© 2016 by rich parker. All rights reserved.

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Breiðafjorðr

October 10, 2015

 

Broadford, Skye. In the 70s and 80s a proper island. A river of the same name meanders shallow into the bay across the north end of the village. We all thought that was were the ford had been, the crossing point before the small bridge was built. But that’s not where the name came from. The Norse called it ‘Broad Fjord’ - Wide Bay. 

 

Ancient history was all around us but we kids were prepossed of our own little worlds and didn’t think or travel much beyond our houses. The TV was black and white with two channels and after Champion the Wonder Horse or The Dukes of Hazzard we were outside knocking around the hills, the shore or playing football. A trip to the pier from the south end of the strung out village was a long jaunt for a wee boy but we were all addicted to the mayhem of the mackerel fishing so we slogged up anyway, on foot or tiny BMXs.

 

The pier was built some time after 1807 by Lord MacDonald and was used to ship in coal and take out marble which was being quarried below Beinn Suardal. I was around just early enough to remember the long timber extention of the pier before it was demolished.

 

 

Broadford Pier in the late 19th century. Pic coutesy of http://www.ambaile.org.uk

 

 

Beyond that is Irishman’s Point. A popular walkers trail goes along there now but probably few people wonder about the name. Most likely so called after a paddle steamer that came to grief off Scalpay in 1862; or possibly after a visiting wrestler famously defeated. But my father told me a different story which is the one I like best. It must be true of course!

Some time in the mid nineteenth century an itinerant Irish farm worker was lodging with crofters at Old Corrie by the Broadford pier. Times were hard then in the Hebrides and the couple were desperately short of food. They had a goat, a scraggy old billy, coincidentally called ‘The Irishman’. One black and storm wracked night their lodger staggered back to the house. At the doorway he overheard an anxious discussion. The crofter and his wife were trying to work out how to feed their family, one said to the other “it’s no good” and referring to the goat said “we’ll have to eat the Irishman!” The lodger fled into the night where he went over the rocks of the headland and was dashed to pieces. From then on it has been ‘Irishman’s Point’. You can decide for yourself which you prefer!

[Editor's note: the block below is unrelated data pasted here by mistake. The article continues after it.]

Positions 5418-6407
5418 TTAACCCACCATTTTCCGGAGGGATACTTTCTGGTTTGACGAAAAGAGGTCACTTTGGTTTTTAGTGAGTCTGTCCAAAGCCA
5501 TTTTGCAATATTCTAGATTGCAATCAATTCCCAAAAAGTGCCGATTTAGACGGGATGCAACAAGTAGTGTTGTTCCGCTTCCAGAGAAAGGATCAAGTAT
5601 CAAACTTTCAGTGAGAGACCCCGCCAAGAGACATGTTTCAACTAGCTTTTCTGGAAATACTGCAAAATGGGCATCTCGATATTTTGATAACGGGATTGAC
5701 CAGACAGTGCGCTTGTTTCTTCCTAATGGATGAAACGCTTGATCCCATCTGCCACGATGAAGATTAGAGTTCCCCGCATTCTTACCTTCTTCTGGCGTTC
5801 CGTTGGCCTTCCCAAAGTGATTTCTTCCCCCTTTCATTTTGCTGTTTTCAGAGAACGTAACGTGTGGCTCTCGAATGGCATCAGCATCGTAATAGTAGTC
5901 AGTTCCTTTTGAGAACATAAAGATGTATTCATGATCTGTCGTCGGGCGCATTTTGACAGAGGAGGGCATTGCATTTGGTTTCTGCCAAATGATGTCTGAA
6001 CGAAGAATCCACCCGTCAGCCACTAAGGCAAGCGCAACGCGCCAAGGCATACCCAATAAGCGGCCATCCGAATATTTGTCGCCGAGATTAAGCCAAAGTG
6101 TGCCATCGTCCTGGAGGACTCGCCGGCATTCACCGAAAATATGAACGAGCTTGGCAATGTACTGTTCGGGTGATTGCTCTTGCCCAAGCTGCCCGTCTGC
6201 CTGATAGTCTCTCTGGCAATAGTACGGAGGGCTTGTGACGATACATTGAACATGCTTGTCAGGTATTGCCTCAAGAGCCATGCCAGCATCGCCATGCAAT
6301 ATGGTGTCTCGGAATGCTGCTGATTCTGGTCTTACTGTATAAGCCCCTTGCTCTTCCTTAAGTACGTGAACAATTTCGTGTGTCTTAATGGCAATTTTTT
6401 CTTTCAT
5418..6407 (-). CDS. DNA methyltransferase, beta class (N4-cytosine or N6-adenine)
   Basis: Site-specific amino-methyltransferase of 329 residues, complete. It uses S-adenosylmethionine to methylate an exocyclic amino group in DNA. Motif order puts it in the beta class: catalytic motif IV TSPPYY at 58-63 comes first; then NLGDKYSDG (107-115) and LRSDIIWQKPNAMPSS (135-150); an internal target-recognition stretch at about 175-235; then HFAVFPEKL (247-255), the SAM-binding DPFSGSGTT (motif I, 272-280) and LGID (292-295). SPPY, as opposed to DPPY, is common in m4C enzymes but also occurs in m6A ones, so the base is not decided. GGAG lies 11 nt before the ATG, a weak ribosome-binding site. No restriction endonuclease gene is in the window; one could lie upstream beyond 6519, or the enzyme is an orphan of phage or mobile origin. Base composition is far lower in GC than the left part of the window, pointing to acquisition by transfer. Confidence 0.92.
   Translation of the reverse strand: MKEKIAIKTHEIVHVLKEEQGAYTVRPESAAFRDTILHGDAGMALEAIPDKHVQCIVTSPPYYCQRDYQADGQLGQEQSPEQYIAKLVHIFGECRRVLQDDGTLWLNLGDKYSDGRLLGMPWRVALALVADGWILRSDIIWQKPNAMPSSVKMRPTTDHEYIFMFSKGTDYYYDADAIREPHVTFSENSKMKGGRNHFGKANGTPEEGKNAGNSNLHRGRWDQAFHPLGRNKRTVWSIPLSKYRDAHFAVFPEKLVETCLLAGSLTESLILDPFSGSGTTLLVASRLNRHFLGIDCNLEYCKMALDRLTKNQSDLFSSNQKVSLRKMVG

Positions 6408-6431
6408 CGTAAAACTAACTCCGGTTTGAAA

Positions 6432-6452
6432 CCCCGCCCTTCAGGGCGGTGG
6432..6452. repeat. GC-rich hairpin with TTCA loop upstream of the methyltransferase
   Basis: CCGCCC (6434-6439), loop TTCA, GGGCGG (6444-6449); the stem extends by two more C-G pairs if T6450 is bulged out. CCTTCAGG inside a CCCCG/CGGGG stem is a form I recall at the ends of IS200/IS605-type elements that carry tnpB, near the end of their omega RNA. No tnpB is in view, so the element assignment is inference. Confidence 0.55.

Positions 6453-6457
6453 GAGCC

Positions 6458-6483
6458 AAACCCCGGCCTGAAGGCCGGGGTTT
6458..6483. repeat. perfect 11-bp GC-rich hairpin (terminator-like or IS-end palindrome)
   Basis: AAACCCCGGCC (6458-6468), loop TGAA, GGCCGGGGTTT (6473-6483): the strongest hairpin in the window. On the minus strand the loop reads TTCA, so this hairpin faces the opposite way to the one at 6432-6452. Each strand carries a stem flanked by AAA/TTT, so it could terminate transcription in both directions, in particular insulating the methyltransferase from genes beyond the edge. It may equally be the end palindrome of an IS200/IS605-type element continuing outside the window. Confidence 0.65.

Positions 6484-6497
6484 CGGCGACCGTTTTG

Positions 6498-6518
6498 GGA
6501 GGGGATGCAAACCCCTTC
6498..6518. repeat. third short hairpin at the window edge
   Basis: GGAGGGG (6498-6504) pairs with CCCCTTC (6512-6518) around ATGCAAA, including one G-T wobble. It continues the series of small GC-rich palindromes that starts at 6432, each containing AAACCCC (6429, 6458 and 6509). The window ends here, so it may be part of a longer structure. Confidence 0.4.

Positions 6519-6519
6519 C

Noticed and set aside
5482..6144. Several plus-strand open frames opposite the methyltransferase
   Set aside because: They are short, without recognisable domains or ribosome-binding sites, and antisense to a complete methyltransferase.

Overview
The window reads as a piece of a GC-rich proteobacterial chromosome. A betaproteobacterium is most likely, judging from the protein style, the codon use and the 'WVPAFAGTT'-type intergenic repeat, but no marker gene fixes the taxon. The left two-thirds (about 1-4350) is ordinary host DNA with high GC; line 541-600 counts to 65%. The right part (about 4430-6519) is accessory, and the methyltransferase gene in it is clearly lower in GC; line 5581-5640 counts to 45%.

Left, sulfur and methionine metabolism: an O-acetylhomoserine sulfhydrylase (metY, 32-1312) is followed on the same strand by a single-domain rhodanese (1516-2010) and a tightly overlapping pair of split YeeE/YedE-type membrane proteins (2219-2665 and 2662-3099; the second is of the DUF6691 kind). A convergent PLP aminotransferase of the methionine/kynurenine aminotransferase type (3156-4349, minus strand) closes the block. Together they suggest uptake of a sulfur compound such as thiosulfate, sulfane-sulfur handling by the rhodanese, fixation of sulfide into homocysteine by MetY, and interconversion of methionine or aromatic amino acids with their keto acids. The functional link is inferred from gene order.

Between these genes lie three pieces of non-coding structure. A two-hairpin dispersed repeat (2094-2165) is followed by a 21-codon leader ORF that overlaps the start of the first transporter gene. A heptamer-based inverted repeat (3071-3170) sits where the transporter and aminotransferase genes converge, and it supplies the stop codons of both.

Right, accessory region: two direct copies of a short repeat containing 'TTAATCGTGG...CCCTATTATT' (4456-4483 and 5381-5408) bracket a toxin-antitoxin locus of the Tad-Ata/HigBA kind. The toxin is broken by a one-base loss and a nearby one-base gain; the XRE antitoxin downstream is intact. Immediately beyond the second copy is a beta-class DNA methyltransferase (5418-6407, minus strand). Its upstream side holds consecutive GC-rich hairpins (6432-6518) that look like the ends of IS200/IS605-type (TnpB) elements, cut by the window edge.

Broadford bay from Irishman's Point.

 

Before the age of ten or so this was about the northern most limit of my exploration. To the South is Waterloo and as per usual in those days we thought nothing of the name, but my dad told me the story again, this time truthfully. Veterans of the Napoleanic wars were granted land there after their service in Wellington’s army by Norman McDonald 4th of Scalpay who’s sons had fought at Waterloo.

 

Being that age most things are pretty magical, everything was an opportuntiy for adventure but as I grew up I became more restless and ventured further away from home. I started to become interested in what the tops of hills and mountains would look like. I was fascinated when they turned out to be such different places, stunted growth and barren rocks, I loved it! I also began to look forward to any time spent off the island, especially in winter which was often unbearably bleak.

 

Into my mid to late teens my mountain escapism was accompanied by Friday night carnage in the Anvil Bar to a soundtrack of The Eagles, Dire Straits and AC/DC. Remeniscent of the saturday morning westerns I used watch was my witness to a bar stool sailing through a bay window amid a huge punch up. In typical wild west coast style everyone was soon pals again with more Heavy and Canadian Club going down the hatch.

 

I had grown up and it was absolutely time to leave Skye (by the ferry). I’d had my childhood. It was abruptly over and off I went off to a very different and very serious but equally adventurous new life.

 

The island population has expanded since I was a kid. There are people from all over, of all types, many seeking small communities and solitude, beauty and a quiet way of life; a complete change of lifestyle. Lots of little artisan businesses have sprung up, spead out to the fingers of this lengthy isle, surrounded by hills and sea. 

 

Me, I couldn’t live there again, I’ve done my time and enjoy visiting as an outsider for work or climbing with friends. And then I can escape before ‘Island Fever’ sets in!

 

The Taureg people say that the desert cleanses the soul, but lots of places do that too, not least Skye.

 

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